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HomeGeopolitical CompassEast AsiaAUKUS: A reflection of ASEAN’s inability to cope with China’s rising assertiveness?

AUKUS: A reflection of ASEAN’s inability to cope with China’s rising assertiveness?

Authors: William Choong & Ian Storey

Affiliation: ISEAS-Yusof Ishak Institute

Organization/Publisher: ThinkChina

Date/Place: October 20, 2021/Singapore

Type of Literature: Article 

Word Count: 3137


Keywords: AUKUS, ASEAN, China, USA


The trilateral agreement between Australia, the United Kingdom, and the United States, called “AUKUS”, was claimed to deepen diplomatic and security defense in the Indo-Pacific and to meet the “challenges of the 21st century”. This agreement, like other US-led initiatives in the region such as the Free and Open Indo-Pacific (FOIP) and the Quadrilateral Security Grouping (the Quad) is meant to challenge Chinese military assertiveness and the imbalance of power in the region. The main concern of this agreement is that Australia will be provided with nuclear-powered submarines, which China has warned would trigger an arms race and undermine regional peace, stability, and nuclear non-proliferation efforts. Meanwhile, ASEAN members’ responses have varied. Malaysia and Indonesia stated their concerns about arms racing. On the other hand, Singapore, Vietnam, and the Philippines are accepting of the agreement. Thailand has remained silent. The author argues that this agreement also underscores the ASEAN’s inability to overcome new changes in the geopolitical environment. Consequently, ASEAN has to now overcome two challenges: First, how to manage the two contesting blocs in the region for maintaining the balance of power; Second, how to unite and maintain relationships with its members in such fracture caused by two big power rivalries in the region.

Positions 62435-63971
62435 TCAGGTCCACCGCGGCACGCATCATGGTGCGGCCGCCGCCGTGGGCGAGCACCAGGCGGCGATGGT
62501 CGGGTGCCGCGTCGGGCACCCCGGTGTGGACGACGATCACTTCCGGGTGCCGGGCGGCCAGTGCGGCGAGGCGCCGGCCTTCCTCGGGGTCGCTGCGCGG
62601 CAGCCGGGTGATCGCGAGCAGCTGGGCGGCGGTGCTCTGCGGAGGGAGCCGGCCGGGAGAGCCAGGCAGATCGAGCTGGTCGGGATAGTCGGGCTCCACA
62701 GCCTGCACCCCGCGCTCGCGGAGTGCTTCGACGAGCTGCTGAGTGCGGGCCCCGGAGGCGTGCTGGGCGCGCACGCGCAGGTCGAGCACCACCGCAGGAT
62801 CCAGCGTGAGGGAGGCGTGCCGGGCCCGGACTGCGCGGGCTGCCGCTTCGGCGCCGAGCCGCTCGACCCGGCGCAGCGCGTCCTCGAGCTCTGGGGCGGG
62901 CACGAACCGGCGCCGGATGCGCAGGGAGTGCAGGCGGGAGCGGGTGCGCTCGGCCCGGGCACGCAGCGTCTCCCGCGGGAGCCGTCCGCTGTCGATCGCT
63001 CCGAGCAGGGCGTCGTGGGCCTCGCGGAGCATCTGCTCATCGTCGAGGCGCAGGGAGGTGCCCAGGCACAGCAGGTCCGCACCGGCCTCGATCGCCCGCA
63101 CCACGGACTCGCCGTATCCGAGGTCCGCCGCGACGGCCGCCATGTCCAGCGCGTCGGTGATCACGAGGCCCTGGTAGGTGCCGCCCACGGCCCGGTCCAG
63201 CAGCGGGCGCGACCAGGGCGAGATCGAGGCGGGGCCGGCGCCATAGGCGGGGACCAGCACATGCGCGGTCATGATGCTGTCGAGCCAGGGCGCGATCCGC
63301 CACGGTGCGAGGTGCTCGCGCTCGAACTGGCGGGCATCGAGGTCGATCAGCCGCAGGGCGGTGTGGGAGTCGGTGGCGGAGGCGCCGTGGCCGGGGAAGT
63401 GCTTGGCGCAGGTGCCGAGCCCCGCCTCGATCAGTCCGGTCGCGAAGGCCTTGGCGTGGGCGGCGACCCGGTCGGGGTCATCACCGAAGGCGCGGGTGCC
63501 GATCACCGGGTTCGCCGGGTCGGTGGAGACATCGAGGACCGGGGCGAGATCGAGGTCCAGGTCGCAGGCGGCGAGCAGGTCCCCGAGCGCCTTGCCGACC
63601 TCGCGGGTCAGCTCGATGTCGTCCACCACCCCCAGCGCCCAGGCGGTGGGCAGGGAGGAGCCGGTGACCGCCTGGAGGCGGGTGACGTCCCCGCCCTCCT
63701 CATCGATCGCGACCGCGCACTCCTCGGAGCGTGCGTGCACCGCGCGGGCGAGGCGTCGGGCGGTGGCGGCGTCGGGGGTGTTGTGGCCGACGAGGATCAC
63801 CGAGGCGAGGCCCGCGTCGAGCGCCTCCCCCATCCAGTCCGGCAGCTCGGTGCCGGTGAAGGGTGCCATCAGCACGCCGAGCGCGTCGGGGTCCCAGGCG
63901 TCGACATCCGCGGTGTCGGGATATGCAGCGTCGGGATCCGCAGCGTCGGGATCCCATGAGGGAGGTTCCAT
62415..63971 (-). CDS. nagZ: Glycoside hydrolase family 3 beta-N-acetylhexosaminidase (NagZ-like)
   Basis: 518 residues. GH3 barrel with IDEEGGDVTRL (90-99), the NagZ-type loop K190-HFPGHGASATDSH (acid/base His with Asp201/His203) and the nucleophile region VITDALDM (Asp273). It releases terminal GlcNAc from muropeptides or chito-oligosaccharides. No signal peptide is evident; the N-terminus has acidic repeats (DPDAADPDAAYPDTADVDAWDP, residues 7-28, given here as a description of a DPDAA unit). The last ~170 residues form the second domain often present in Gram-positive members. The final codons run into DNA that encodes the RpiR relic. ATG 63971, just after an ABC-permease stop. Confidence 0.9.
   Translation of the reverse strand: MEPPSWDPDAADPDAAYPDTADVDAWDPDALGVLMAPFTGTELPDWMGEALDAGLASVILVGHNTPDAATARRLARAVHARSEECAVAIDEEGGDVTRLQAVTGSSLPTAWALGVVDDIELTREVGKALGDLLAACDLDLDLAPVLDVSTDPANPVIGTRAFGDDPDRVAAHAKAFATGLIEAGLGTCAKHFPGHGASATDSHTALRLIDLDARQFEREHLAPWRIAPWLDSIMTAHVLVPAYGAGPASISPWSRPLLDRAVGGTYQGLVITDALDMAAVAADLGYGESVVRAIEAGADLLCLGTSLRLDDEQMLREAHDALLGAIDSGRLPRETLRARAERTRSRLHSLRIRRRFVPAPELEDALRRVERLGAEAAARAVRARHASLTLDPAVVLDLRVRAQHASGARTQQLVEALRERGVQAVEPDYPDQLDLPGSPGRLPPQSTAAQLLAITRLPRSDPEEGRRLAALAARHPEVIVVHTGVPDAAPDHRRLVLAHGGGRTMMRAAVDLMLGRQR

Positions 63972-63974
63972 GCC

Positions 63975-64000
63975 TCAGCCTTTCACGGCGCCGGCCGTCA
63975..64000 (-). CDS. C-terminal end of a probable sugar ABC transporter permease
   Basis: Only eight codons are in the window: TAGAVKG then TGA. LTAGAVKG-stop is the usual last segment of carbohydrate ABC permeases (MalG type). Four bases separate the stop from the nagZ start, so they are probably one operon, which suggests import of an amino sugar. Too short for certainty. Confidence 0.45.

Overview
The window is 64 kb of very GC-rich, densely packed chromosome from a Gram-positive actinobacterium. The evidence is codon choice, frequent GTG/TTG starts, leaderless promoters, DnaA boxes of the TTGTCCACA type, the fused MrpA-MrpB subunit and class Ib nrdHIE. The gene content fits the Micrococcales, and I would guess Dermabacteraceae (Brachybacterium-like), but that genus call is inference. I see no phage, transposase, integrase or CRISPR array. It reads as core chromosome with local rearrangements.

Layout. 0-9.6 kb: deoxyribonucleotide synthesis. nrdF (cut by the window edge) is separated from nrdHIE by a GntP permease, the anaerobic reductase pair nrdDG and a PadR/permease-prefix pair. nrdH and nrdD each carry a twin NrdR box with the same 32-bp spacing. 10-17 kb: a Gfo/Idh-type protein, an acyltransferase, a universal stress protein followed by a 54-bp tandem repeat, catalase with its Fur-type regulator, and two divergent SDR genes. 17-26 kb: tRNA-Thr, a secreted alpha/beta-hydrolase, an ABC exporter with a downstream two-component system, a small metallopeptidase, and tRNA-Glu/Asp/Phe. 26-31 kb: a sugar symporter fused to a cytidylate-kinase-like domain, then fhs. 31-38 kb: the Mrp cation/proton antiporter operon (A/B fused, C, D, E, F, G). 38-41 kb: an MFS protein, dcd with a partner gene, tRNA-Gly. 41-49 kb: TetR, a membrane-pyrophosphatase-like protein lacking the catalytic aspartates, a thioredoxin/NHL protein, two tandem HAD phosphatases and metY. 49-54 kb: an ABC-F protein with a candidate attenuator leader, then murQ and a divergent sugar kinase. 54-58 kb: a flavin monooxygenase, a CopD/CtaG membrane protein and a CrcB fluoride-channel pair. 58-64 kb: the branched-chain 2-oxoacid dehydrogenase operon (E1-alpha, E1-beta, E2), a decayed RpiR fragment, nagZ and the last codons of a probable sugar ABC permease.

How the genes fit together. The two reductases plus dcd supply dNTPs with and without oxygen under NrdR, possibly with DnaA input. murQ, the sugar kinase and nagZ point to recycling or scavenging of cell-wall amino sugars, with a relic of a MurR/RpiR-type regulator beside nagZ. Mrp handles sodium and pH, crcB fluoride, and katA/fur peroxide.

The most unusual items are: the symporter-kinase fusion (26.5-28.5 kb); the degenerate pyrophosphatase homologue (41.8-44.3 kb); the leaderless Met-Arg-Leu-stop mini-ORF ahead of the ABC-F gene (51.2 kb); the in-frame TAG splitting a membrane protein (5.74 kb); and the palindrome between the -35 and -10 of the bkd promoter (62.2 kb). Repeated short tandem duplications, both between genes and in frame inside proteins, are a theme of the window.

By: Salman Nugraha, CIGA Research Intern



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